Archives

  • 2019-07
  • 2019-08
  • 2019-09
  • 2019-10
  • 2019-11
  • 2020-03
  • 2020-07
  • 2020-08
  • All these restrictions called for

    2019-07-08

    All these restrictions called for the development of better and more efficient human experimental models in vitro, and are at the basis of the newly available technology of induced pluripotent stem Thapsigargin (iPSCs) and the efforts in generating several protocols for their differentiation into liver cells. In addition to iPSCs, the recent discovery of 3D organoids that can be generated from adult liver cells offers another approach to model liver disease in vitro. In this review, we will discuss how iPSC and organoid technologies can be applied to the study of liver pathobiology, with their pros and flaws.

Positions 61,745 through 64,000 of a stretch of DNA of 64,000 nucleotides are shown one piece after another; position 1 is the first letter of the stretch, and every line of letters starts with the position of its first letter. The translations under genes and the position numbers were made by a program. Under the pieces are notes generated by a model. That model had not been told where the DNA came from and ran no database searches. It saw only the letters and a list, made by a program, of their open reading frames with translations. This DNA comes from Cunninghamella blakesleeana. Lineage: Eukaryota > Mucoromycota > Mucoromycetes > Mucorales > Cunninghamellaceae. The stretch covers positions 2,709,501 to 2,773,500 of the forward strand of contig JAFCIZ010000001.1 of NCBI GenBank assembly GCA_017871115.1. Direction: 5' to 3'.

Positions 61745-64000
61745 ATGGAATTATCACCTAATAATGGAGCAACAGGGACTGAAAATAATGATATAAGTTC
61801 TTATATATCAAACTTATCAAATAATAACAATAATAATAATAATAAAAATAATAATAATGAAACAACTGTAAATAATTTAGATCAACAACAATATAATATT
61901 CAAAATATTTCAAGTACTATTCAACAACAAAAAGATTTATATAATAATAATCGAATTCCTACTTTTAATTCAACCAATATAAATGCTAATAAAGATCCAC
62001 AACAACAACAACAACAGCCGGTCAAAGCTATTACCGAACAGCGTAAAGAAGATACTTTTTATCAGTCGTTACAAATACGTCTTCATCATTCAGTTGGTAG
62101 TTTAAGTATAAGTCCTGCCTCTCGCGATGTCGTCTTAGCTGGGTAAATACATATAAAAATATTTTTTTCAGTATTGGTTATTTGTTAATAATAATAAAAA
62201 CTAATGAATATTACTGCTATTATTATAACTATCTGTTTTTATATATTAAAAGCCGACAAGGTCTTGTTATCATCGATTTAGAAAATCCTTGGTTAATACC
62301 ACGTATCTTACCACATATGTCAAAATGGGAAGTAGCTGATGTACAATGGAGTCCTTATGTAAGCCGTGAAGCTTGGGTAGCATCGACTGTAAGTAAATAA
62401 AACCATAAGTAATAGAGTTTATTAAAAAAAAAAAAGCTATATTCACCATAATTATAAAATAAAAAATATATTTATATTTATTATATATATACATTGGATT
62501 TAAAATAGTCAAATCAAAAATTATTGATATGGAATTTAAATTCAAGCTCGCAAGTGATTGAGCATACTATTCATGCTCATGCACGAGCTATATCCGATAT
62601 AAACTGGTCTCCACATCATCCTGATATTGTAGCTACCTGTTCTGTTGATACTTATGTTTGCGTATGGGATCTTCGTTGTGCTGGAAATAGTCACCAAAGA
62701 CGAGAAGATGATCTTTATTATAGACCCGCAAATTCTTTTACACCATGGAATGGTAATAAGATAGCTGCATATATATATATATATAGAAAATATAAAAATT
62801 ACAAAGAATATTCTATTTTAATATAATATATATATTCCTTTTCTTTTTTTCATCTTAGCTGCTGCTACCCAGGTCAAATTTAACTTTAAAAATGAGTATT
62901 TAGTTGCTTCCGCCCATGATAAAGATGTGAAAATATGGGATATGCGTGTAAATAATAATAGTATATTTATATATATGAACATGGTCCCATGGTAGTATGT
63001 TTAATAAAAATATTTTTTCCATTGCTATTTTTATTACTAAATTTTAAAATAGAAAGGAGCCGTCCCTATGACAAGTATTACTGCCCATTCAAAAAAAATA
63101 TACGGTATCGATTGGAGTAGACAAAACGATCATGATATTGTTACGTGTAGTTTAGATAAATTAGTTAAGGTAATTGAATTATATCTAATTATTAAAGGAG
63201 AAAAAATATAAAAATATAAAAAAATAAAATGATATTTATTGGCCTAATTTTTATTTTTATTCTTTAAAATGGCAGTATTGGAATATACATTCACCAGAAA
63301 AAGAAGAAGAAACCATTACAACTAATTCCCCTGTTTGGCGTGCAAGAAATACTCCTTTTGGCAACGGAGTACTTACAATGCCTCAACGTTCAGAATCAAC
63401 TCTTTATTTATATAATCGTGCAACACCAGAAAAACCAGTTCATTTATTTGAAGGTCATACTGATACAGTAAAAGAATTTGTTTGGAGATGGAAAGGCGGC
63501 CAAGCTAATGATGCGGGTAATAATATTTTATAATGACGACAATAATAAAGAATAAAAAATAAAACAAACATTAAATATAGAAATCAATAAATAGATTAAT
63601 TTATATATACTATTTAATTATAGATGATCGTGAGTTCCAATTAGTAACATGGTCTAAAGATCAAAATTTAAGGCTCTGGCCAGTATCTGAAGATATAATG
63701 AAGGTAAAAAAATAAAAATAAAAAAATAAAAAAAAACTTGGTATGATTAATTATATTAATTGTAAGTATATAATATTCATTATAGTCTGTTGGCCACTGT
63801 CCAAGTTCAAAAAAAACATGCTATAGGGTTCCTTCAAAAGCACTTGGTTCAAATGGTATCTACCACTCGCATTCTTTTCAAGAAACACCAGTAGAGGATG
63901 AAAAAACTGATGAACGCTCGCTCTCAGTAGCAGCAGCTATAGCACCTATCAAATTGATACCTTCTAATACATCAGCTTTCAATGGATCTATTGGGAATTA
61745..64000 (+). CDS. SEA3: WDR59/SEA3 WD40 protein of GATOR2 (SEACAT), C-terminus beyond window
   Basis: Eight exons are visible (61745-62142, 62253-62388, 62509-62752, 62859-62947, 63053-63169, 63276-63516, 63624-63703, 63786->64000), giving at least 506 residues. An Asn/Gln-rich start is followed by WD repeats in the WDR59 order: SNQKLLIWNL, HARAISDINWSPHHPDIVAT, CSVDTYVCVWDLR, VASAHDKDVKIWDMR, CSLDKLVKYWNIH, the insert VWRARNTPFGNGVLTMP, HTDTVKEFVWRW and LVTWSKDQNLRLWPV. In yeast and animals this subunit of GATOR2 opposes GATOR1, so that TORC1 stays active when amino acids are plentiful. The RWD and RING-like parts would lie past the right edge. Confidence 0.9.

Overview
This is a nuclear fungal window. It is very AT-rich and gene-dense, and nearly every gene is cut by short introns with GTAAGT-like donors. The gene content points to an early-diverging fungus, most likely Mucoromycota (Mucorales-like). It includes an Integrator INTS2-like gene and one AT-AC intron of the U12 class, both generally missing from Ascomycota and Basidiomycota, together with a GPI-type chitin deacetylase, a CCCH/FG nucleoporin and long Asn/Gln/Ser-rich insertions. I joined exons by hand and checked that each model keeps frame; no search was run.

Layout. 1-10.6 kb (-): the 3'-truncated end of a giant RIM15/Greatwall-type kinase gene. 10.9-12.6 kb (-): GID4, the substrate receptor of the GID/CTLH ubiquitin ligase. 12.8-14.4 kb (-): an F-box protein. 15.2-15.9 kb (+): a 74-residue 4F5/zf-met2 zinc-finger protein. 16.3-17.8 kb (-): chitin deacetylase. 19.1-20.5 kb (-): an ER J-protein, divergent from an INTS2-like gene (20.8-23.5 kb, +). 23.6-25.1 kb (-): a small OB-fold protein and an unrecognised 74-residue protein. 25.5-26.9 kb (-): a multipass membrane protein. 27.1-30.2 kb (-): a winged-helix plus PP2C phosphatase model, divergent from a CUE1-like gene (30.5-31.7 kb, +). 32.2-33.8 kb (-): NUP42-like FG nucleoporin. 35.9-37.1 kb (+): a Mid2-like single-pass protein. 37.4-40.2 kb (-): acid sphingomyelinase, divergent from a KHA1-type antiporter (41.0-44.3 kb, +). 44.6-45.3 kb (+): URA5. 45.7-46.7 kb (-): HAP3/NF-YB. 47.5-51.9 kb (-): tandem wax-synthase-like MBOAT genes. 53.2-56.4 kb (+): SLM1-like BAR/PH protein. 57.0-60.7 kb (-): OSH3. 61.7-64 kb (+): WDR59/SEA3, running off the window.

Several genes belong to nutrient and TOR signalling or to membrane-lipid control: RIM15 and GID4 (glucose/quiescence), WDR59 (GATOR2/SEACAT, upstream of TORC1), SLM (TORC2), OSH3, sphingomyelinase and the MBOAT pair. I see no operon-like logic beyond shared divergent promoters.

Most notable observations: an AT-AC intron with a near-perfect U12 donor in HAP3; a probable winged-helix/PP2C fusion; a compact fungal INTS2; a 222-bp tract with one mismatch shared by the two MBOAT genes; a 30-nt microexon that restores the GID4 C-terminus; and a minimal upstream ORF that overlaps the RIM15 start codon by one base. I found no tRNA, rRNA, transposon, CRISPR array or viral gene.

Liver development in a dish: iPSC Most of the genes and pathways involved in the process of liver development have been elucidated in the last decade through the use of animal models, in particular transgenic mice [[6], [7], [8], [9]]. These notions have recently been used in the lab to generate liver cells in a “dish”. The liver originates from the endoderm, one of the three germ layers formed during embryonic development [10]. Cells of the endoderm are committed to a specific differentiation fate as a consequence of distinct transcription factor expression [11]. In the mouse, around embryonic day E8.25, endoderm cells receive specific extracellular signals that induce their specification to the hepatic fate. A necessary player in this process is FGF [12]. BMP-2 and BMP-4 cooperate with FGF during the hepatic specification [13]. After hepatic endoderm, the next step is the specification of the liver diverticulum lined by endoderm cells called hepatoblasts. This happens at E9 in the mouse embryo and at day 22 in humans. Hepatoblasts proliferate forming a tissue bud and subsequently migrate away from the endoderm epithelium invading the septum transversum where they keep proliferating with further expansion of the liver [10]. A complex network of growth factors is active during this process and is involved in hepatoblasts proliferation. Some of the major components of this network are HGF, TGF-β and FGF10 that are essential for hepatoblasts proliferation [14]. Wnt-signaling (WNT) and β-catenin are also involved during liver development, even though WNT signaling is very complex and has a different role depending on the developmental stage. In early stages of development, WNT signaling has to be repressed anteriorly to preserve foregut identity and promote liver specification, while in the later stages of development WNT is necessary to promote hepatoblasts proliferation and biliary differentiation [15]. Interestingly, retinoic acid signaling is important for liver bud growth and hepatoblasts proliferation [16]. This signaling is regulated by the zinc finger transcription factor Wilms' tumor suppressor gene (WT1), expressed in mesodermal cells [16]. Once hepatoblasts have reached a certain developmental stage they acquire the potential to differentiate either into the hepatocyte or cholangiocyte lineage [17]. This process is directed by the NOTCH signaling pathway through interaction with its ligand JAGGED, present on mesenchymal cells in the periportal areas [18]. NOTCH activation inhibits hepatoblast differentiation into hepatocytes, but propels their differentiation into cholangiocytes inducing expression of SOX9, one of the most specific markers of biliary cells [19]. Following the lineage segregation stage, hapatocytes and cholangiocytes go through a process of maturation with the acquisition of a specific morphology and physiologic function that will continue until after birth [7,10,17]. The advance in stem cell technology has resulted in the ability to reprogram somatic cells into pluripotent stem cells (iPSC), thus providing a unique platform for manufacturing cells from patients with different genetic diseases [20,21]. Using iPSCs makes it possible to recapitulate in a dish the developmental steps leading to a specific tissue, by sequentially adding to the culture a cocktail of growth factors that correspond to the pathways active in vivo as described above for the liver. Moreover, iPSCs can be easily derived from skin fibroblasts or most recently from mononuclear white blood cells or urine samples and in theory, be then differentiated into a variety of cell types [22,23]. Their limitless ability to self-renew and their differentiation potential, allow the production of large amounts of specific cell types affected for example by a genetic disease, or perform gene editing protocols. As iPSCs retain the same genetic background of their donors, they provide an attractive alternative for disease model and drug discovery when the traditional models are inadequate [20]. In the next section, we will describe the different strategies used to induce differentiation of iPSCs into liver cells.